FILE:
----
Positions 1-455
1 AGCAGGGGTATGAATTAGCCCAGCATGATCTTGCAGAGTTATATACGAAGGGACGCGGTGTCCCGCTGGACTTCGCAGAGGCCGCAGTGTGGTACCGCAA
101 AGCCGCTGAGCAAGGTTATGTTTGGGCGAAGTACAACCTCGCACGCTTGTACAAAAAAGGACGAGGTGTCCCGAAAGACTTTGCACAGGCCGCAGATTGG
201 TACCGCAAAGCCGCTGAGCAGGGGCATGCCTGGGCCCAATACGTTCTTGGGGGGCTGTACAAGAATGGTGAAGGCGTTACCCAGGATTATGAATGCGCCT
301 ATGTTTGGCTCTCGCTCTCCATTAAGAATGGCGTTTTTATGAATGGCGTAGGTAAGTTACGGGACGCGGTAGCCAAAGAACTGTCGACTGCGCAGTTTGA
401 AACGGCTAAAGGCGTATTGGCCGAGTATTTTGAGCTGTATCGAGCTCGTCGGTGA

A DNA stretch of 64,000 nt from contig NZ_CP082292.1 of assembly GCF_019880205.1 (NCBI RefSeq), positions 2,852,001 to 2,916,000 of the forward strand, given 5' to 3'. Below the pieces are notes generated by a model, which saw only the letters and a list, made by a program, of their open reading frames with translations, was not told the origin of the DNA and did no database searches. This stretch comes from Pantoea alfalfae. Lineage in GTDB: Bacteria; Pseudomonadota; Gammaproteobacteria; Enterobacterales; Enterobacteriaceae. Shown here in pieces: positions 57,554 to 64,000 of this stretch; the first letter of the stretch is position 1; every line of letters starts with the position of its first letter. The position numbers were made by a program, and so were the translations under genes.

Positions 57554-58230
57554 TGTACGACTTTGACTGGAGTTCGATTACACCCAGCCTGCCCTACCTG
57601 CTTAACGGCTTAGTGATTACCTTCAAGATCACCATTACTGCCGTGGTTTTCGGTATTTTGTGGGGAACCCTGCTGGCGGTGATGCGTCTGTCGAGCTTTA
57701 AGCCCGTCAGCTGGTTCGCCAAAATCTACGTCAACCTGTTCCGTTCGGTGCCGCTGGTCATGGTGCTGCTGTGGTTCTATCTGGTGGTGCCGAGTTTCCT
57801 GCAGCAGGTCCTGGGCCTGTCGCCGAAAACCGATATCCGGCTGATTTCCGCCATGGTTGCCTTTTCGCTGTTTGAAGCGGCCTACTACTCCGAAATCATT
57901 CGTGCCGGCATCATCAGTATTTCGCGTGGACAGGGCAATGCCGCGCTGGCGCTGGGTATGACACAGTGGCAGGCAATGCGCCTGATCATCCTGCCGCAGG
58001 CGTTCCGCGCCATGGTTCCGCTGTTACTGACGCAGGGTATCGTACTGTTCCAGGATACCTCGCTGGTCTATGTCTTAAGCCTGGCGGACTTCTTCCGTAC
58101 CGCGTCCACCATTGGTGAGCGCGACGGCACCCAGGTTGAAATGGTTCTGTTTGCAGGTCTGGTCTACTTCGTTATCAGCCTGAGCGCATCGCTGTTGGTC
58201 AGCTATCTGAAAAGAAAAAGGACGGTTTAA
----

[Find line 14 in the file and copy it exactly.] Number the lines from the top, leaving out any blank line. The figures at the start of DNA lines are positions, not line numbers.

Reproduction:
58001 CGTTCCGCGCCATGGTTCCGCTGTTACTGACGCAGGGTATCGTACTGTTCCAGGATACCTCGCTGGTCTATGTCTTAAGCCTGGCGGACTTCTTCCGTAC